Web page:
A growing number of investors want to put their money behind enterprises that have measurable, positive impact on the environment, workers, women’s rights, and other issues. The problem? There is no standard way to measure and report the impact of an enterprise.

It isn’t for lack of trying. For the last several years, new investor-led groups like the Sustainability Accounting Standards Board (SASB) and Task Force on Climate-related Financial Disclosures (TCFD) have been developing proprietary reporting frameworks for companies to adopt. SASB and TCFD have earned the endorsement of BlackRock CEO Larry Fink, who urged clients earlier this year to embrace sustainability in their portfolios. 

Such an endorsement is a step in the right direction, though there are still hundreds of groups jockeying to make their frameworks the global standard.

“When you have too many competing frameworks, it’s difficult to understand the impact of your investments because you can’t use them to compare portfolios or companies,” said Ronny Beck, Hinduja Bank’s Head of Investment. “The data you report is just numbers on a page if there’s no standard to measure against.”

There seems to be some movement in the right direction, including through the Impact Management Project. A global forum to build consensus on how to measure, compare and report impacts on environmental and social issues, the IMP counts more than 2,000 organizations, and their varying tools and definitions, as participants, including the United Nations, the OECD, and the World Benchmarking Alliance.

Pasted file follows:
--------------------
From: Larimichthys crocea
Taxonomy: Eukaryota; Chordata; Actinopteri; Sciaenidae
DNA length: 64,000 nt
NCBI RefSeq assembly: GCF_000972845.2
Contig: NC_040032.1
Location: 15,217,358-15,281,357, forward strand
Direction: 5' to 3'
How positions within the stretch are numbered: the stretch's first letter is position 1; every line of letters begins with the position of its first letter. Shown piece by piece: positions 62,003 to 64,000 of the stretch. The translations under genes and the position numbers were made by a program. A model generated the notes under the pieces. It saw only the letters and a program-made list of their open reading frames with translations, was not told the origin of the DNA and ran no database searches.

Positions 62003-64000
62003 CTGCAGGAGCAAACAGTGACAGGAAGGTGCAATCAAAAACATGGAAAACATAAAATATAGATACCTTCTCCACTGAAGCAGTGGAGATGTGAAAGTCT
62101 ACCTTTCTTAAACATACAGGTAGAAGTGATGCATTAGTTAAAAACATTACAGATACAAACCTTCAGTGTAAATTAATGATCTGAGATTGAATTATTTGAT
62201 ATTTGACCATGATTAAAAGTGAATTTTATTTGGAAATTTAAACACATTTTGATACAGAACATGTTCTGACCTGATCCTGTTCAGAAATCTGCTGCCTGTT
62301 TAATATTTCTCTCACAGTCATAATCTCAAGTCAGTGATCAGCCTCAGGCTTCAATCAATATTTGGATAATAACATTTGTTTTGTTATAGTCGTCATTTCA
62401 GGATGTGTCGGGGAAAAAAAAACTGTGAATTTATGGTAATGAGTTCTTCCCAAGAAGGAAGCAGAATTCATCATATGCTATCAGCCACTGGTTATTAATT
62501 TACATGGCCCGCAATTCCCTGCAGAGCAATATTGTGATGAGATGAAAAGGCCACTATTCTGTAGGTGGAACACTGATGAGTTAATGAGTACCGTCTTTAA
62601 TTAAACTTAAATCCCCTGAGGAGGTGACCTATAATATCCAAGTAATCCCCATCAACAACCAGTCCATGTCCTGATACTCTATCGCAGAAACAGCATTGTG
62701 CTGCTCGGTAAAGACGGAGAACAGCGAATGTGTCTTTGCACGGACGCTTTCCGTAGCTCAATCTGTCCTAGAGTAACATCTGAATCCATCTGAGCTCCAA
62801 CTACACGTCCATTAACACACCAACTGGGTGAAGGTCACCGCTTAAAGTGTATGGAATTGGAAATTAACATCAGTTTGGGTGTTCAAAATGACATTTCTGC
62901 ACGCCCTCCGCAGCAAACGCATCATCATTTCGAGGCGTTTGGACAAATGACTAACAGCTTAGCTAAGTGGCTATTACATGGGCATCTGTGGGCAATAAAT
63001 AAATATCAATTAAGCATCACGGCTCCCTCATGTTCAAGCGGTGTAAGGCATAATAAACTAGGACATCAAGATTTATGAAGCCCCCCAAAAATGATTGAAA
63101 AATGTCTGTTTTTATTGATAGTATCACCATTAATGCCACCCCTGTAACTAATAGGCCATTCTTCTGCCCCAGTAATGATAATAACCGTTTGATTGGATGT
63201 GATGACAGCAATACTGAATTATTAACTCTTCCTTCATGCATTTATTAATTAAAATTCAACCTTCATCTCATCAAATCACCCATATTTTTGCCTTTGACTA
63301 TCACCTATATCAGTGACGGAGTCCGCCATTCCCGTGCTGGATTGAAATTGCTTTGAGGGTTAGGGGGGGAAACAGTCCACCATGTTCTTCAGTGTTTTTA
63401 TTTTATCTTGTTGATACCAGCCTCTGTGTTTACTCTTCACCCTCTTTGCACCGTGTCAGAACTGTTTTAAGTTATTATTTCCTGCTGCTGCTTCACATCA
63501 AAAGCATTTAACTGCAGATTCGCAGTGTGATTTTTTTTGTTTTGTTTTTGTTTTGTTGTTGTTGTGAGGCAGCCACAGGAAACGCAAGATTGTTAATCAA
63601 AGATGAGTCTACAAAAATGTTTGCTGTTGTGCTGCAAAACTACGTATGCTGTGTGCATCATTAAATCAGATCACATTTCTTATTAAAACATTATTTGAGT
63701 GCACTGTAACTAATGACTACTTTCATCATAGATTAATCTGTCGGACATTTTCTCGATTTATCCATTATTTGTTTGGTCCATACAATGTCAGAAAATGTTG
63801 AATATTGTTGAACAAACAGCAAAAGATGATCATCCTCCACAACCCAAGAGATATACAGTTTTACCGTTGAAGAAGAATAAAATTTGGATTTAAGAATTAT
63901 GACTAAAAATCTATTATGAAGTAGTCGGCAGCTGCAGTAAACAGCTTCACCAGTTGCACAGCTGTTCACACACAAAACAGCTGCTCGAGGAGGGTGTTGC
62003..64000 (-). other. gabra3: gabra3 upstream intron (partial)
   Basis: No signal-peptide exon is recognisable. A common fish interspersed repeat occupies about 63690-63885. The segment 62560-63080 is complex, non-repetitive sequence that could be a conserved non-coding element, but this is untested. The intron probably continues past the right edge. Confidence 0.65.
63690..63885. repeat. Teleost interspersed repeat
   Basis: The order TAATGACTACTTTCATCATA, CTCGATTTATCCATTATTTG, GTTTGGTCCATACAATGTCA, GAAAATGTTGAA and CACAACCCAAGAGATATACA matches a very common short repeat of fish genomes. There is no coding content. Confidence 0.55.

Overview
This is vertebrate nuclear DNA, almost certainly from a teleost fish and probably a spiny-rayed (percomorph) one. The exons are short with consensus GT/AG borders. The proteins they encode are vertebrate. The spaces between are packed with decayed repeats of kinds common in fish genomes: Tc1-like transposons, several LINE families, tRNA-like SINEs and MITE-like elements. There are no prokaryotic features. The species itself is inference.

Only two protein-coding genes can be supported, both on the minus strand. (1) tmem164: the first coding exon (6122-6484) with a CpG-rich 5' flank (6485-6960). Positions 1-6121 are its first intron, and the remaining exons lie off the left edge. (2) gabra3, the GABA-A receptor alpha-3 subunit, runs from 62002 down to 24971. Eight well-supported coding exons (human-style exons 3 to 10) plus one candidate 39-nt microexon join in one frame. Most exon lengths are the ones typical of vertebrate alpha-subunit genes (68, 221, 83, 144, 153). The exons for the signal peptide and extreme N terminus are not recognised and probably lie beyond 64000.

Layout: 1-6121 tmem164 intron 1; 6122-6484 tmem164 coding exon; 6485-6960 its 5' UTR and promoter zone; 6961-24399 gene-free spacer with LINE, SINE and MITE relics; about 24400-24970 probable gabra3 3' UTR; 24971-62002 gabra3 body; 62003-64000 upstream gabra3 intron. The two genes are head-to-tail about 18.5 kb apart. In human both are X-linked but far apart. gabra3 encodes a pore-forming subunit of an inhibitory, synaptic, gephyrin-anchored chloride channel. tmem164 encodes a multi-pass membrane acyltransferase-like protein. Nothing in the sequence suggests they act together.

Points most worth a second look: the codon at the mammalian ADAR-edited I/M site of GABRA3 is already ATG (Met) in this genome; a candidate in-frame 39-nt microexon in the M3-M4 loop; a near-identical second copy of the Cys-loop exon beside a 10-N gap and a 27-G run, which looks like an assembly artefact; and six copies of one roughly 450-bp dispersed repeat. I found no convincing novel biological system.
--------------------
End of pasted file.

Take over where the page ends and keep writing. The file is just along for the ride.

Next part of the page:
Five years into its work, the participants have agreed that the following questions are what shape impact:

  • What outcomes the enterprise is contributing to and how important the outcomes are to stakeholders
  • Which stakeholders are experiencing the outcome, and how underserved they were prior to the enterprise’s effect
  • How many stakeholders experienced the outcome, what degree of change they experienced, and how long they experienced the outcome for
  • Whether an enterprise’s and/or investor’s efforts resulted in outcomes that were likely better than what would have occurred otherwise
  • The likelihood that impact will be different than expected

What will it take to attach standards to each of these questions? The answer is likely to be a combination of existing efforts, regulation, and consumer and investor expectations. Just as norms for traditional financial reporting evolved over time, the norms for understanding impact have their own path to take.